Canola futures on the ICE Futures Canada trading platform were mixed during the week ended Jan. 20, with the nearby months seeing small gains while the deferred values were slightly weaker. A continued strong export lineup at Canada’s West Coast, along with strong domestic demand from the processing sector, helped to generate some of the strength. The arrival of beneficial precipitation in the soybean-growing areas of Brazil and Argentina sparked some of the weakness in the market.
Record canola acreage forecasts for the spring of 2012 also had bearish price implications.
A lot of the action seen in canola was tied to participants starting the process of rolling positions out of the nearby March future, ahead of the contract becoming a cash delivery month. Both the large and small commodity funds like to move positions roughly a month and a bit ahead of it becoming a cash delivery contract.
Western barley futures on the ICE Futures Canada platform remained in dormancy during the latest week. The launch of the new milling wheat, durum and barley contracts on Jan. 23 on the ICE platform will eventually replace the western barley contract. Cash bids for feed barley in Western Canada, meanwhile, softened in response to increased inventories of U.S. corn.
Chicago Board of Trade (CBOT) soybean futures moved to higher ground during the period ended Jan. 20. Sentiment that soybean values were oversold and due for an upward technical correction helped to generate some price strength. The buying back of previously sold positions further underpinned soybean values as did the emergence of some fresh buying interest from China. Firmness in the cash market also added to the friendly price tone.
The upside in soybeans was restricted by improved growing conditions for soybean crops in South America as well as by some late-week firmness in the U.S. dollar. Some renewed concerns among speculative fund participants regarding the financial problems in Europe also helped to temper the upside price potential.
CBOT corn futures were mixed with the nearby months up and the deferred values down. Much of the support was derived from ideas values for the commodity have finally declined far enough to stimulate some nearby demand. The buying back of previously sold positions and firmness in the cash market also underpinned values.
Weakness in the deferred values reflected talk that the area seeded to corn by U.S. producers in the spring of 2012 will be higher than originally expected. The more-than-adequate supply of grain on the world market also helped to influence some selling.
Wheat futures at the CBOT, KCBT and MGEX generally lost ground, with the bearish global supply situation and private estimates increasing the amount of area that will be planted to U.S. spring and durum wheat in the spring of 2012 behind the declines. Demand for U.S. wheat also continued to be absent, adding to the overall bearish price tone.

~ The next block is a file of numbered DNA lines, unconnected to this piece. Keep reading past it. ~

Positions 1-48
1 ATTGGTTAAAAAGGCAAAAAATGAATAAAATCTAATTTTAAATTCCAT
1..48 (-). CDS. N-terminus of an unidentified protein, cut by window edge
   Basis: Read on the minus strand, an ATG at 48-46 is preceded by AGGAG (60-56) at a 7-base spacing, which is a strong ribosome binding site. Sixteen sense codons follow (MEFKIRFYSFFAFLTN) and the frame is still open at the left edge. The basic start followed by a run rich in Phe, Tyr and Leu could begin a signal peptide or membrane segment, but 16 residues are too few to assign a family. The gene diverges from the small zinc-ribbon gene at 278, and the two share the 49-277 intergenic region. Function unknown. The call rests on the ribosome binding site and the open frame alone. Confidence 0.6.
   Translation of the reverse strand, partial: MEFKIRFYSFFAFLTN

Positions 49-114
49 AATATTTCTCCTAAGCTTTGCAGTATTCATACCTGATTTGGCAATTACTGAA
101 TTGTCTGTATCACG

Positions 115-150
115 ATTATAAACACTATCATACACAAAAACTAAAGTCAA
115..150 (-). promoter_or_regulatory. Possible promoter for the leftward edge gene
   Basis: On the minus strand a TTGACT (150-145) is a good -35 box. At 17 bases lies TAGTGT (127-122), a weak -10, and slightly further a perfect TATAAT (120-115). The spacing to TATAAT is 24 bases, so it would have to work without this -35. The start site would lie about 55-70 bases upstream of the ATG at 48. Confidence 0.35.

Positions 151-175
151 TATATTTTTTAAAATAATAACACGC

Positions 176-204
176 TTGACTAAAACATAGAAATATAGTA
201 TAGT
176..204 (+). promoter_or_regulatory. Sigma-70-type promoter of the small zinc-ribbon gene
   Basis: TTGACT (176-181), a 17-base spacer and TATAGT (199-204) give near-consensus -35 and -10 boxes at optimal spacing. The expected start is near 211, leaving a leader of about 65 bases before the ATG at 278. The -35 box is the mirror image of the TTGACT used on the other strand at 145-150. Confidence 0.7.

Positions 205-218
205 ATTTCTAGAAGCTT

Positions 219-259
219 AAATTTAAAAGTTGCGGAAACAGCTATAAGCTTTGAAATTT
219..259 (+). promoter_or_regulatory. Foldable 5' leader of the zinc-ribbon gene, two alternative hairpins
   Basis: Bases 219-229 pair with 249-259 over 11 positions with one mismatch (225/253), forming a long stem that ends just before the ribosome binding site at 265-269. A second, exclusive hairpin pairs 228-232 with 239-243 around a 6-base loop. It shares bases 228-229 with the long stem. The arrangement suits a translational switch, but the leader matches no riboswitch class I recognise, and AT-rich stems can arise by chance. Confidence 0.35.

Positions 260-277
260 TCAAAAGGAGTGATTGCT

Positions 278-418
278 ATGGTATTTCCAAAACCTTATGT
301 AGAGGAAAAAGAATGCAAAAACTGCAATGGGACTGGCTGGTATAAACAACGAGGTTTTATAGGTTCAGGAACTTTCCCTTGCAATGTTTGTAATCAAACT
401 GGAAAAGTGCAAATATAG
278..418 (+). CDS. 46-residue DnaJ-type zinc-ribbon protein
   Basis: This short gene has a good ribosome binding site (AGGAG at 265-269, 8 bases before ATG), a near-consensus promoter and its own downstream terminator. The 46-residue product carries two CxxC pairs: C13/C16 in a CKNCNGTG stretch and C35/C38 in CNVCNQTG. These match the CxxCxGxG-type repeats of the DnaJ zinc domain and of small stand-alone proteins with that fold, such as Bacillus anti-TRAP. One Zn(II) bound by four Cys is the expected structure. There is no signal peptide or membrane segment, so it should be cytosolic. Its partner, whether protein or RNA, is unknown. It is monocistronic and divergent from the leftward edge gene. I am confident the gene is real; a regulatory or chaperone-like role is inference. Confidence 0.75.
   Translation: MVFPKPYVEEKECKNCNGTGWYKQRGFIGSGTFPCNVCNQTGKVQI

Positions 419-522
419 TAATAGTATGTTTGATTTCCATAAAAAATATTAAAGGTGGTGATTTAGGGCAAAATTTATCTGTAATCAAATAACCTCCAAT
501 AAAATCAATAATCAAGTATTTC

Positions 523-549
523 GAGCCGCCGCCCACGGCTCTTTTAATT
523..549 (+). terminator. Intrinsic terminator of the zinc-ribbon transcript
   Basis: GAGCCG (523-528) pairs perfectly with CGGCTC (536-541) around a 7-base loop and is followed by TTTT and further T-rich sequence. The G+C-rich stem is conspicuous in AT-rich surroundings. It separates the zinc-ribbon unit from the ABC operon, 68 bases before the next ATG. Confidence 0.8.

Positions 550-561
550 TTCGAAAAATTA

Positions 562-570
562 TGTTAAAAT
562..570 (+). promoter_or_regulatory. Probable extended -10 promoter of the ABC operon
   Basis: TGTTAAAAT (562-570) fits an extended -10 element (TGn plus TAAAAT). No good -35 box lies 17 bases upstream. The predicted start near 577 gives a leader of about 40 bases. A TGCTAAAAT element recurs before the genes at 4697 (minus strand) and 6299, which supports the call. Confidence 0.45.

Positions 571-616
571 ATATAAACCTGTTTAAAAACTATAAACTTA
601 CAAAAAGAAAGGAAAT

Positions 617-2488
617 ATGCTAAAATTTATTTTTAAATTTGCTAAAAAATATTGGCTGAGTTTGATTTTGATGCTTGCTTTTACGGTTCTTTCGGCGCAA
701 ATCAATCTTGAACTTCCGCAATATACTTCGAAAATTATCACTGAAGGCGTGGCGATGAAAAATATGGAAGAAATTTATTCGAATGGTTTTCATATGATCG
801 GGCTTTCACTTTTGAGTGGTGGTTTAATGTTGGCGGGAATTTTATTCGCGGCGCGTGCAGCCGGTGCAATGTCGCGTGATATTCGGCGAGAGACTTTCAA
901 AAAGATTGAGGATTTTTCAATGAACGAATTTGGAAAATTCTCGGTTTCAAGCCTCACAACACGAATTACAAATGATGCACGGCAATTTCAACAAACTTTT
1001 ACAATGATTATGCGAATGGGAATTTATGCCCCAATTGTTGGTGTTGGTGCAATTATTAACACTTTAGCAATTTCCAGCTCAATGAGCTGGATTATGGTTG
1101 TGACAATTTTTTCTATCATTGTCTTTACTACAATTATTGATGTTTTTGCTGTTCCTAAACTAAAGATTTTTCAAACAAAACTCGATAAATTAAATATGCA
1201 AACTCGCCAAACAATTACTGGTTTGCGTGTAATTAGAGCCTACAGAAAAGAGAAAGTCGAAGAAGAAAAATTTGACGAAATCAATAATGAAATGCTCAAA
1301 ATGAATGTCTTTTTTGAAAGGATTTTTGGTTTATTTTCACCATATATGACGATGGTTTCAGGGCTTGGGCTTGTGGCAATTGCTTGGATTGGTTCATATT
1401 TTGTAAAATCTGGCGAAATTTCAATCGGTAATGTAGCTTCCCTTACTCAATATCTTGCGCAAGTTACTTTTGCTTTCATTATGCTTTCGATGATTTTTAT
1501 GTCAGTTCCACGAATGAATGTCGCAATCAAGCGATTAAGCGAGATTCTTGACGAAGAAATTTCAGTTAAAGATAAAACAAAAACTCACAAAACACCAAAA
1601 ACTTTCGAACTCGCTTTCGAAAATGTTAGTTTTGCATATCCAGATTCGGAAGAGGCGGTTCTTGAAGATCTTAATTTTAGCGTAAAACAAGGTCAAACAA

Some support in wheat, however, came from oversold ideas.
The market analysis division of Agriculture and Agri-Food Canada has released its first look at the 2012-13 crop year, including bumping up the acreage estimates for most crops. Much of the jump in seeded area this spring will come as Prairie producers put back into production a lot of the fields that were flooded out in Manitoba and Saskatchewan last spring. In fact, the area left as summerfallow was predicted to come in at a modern-day low of only 6.3 million acres. With all the flooding and other issues, summerfallow in 2011 in Canada totalled 12.41 million acres in comparison.
The Agriculture Department expects Canadian producers to seed a record 19.768 million acres to canola in the spring, surpassing the record 18.862 million acres that were put in the ground in the spring of 2011. Canadian canola production was seen rising to a record 15 million tonnes from the previous record of 14.165 million established in 2011-12.
Another interesting acreage projection was the estimate made for barley. While the jury is still out on whether the removal of barley from the Canadian Wheat Board had any impact on the seeded area forecast, the fact of the matter is that area will be up significantly.
The market analysis division pegged seeded area to barley in the spring of 2012 at 7.907 million acres, which compares with 6.472 million the year previous. Barley output in Canada, as a result, was seen hitting the nine-million-tonne level in 2012-13. In 2011-12 barley production in Canada was 7.756 million tonnes.
With the increase in production prospects in Canada, South America and even in the U.S., there have been a lot of participants anticipating grain and oilseed markets will be suffering some serious setbacks in the not-too-distant future.
However, I was reminded by an individual who was a little bit skeptical of all the recent bearish price outlooks that nothing is ever as it seems and to certainly use some caution in deciphering this information.
Using the canola futures as a prime example of how fast things can turn around, the source said, “It was around Jan. 20 in 1988, the canola future was trading around the $210-per-tonne level… However, all it took was a bit of drought, and the futures price for canola by June 18 that same year was sitting at $488 per tonne.”
As a result, any sign of drought this spring and summer in either Canada or the U.S., could change the bearish fortunes being forecast very rapidly.